With races canceled, it has left this year wide open for new opportunities. For me, this meant doing my first FKT challenge!
On 9/18/2020 at 8:03 am I started my 42-mile adventure on the Pictured Rocks section of the North Country Trail in the UP. I ran a 5-mile section of the trail last year and absolutely loved it, so was excited to spend the day experiencing the whole trail.
Being that I am a slightly competitive individual (just slightly?), I of course had a time goal in mind. Seven hours was my goal. I thought it was manageable due to the trail not being all that hilly. As I bounced through mud, rocks, roots, and hills during the first miles, I still felt like I was moving well and hitting my goal. Once I hit 3 miles, I looked at my watch and realized that I was already 5 minutes over my goal...WHAT?! Something must be wrong with my watch, right?
I hit my first water stop after 7 miles, filled everything as fast as possible and headed back out. I was still 5 minutes over my total goal time.
Then came the beaches. The sand was really fine and absolutely beautiful, but also impossible to run in. So, I did some weird combination of a speed walk and jog to try to move as quickly as possible, but not waste all of my energy. I still had 35 miles to go...no need to waste all of my energy now.
The sand continued and needless to say, I got more and more behind my goal pace. I didn’t have the “average pace” screen set up on my watch (really, Jamie?) so I had no idea how I was doing. I kept trying to do math in my head in between the twists and turns of the trail, leaping over fallen trees, and focusing on not falling.
I spent the next 14 miles freaked out that I wouldn’t beat the FKT at all. “I came all the way out here and I am not even going to make this happen.” I went into a bit of a panic mode. I got off the trail at one point and had to backtrack. I also didn’t realize that the trail is marked basically only to show which trails NOT to take. I spent way too much time standing in front of the small signs and thinking, “Hmm, do I want to go that way? Follow the water, just follow the water.”
By the halfway point, I was on track to be just under 8 hours...the current FKT was 7:48...not...even...close. I was having such a hard time enjoying the amazing view of the water, the huge rock cliffs, and the beautiful trees. “Man, I am not going to make it. What in the world happened?” At that moment I told myself, “Jamie, this second half, you just need to book it. Risk bonking at the end because otherwise, you won’t make it.” So, that is what I did. I just took off as fast as I my legs would let me go.
I felt so tired and dehydrated. My second water stop was not until around mile 30. I kept trying to eat as much food as possible so at least I would not bonk from lack of calories. “Just get to the next water stop and then you can regroup.” I felt like I was fumbling through the miles leading up the the campground and I am shocked that I didn’t fall flat on my face.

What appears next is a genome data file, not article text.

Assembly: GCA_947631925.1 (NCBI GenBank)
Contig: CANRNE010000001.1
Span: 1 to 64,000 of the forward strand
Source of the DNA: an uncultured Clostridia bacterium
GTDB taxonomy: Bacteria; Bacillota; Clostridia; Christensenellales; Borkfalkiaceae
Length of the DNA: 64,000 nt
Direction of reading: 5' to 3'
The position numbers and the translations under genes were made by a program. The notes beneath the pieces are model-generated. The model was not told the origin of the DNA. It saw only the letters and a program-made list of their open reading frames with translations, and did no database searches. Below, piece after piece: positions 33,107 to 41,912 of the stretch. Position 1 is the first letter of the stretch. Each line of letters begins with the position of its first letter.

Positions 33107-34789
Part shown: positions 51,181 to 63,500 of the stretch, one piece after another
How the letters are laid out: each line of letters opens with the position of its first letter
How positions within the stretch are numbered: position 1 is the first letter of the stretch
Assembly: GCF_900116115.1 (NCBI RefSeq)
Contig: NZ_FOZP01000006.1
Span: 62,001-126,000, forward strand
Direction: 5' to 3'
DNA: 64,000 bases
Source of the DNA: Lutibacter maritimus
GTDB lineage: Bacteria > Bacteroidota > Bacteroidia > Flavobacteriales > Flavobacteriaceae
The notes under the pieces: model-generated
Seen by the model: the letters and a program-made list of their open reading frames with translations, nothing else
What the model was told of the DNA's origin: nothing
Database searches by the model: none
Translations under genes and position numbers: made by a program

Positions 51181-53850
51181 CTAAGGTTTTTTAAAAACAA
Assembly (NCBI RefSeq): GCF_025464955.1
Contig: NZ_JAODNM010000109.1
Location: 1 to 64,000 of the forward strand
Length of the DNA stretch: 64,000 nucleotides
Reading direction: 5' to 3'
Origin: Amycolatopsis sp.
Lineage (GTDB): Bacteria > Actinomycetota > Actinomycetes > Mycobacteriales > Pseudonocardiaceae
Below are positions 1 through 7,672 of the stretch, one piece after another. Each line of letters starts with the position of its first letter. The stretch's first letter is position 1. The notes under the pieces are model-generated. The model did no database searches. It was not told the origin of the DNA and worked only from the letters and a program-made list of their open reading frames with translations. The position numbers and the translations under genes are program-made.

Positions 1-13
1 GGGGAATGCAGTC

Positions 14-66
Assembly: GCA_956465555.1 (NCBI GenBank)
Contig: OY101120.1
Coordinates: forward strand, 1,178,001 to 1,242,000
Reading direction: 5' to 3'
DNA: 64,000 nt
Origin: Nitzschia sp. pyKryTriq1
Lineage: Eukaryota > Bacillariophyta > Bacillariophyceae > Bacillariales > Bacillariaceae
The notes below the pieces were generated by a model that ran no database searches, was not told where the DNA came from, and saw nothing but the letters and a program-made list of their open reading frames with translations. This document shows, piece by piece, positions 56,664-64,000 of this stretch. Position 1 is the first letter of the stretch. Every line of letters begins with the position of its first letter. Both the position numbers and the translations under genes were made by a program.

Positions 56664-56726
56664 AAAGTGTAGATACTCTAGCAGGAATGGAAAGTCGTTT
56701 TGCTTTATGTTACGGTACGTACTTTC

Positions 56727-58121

I filled my waters, mentally took a second to re-group, tied my shoes tighter, and then I was off again!.
Finally, I felt like I could relax a bit. I enjoyed passing the lighthouse, the backpackers, and the log slide (seriously, check it out!). I made sure to keep eating as much as possible to keep my body and mind strong. It was game time.
When I start slowing down or feeling sore during a race, that is when all of the negative chatter really begins. “You are going too fast.” “You won’t make it.” “You are going to blow up.” Our minds are what limits us, so in those moments, I use my mind to shut off the internal chatter. How do I do that? Through imagery.
During races our deepest insecurities come out. We can try to positive self-talk our way out of it, but for long ultra-races, we can only do that for so long (well, that is how it is for me). Just because I say, “You can do it, Jamie!” does not mean that I will suddenly believe it on a deep, unconsciously level and then push my way through the pain. So, what I do instead is try to embody something that the deepest places of my mind truly perceives as strong, fast, and fierce. For me, that is typically some kind of wild cat, like a panther. I escape my own body and envision the body of the panther running where I am running. The panther runs fast through the woods, not allowing fallen trees, tall grass, rocks, or roots get in its way. The second I am able to escape myself and become the panther, I immediately speed up and feel lighter. I don’t notice how much my legs hurt, how thirsty I am, or how hard I am pushing. All of that disappears.
There is a lot of focus in training on training the body. But, during really hard parts of a race, it is our minds that will get us through it. My second half was 21 minutes and 14 seconds faster than my first half. That is one full minute faster per mile on average. The second half was so...much..fun! I finished in 7:31:46, which was almost 17 minutes faster than the previous FKT holder’s time.
I am so grateful that I had the opportunity to enjoy the UP and all of the beauty it has to offer. I am also so thankful that Brian was willing to drop me off at the start and do his own thing for 7.5 hours so that I could do this.
Now time to get ready for the Luce Line!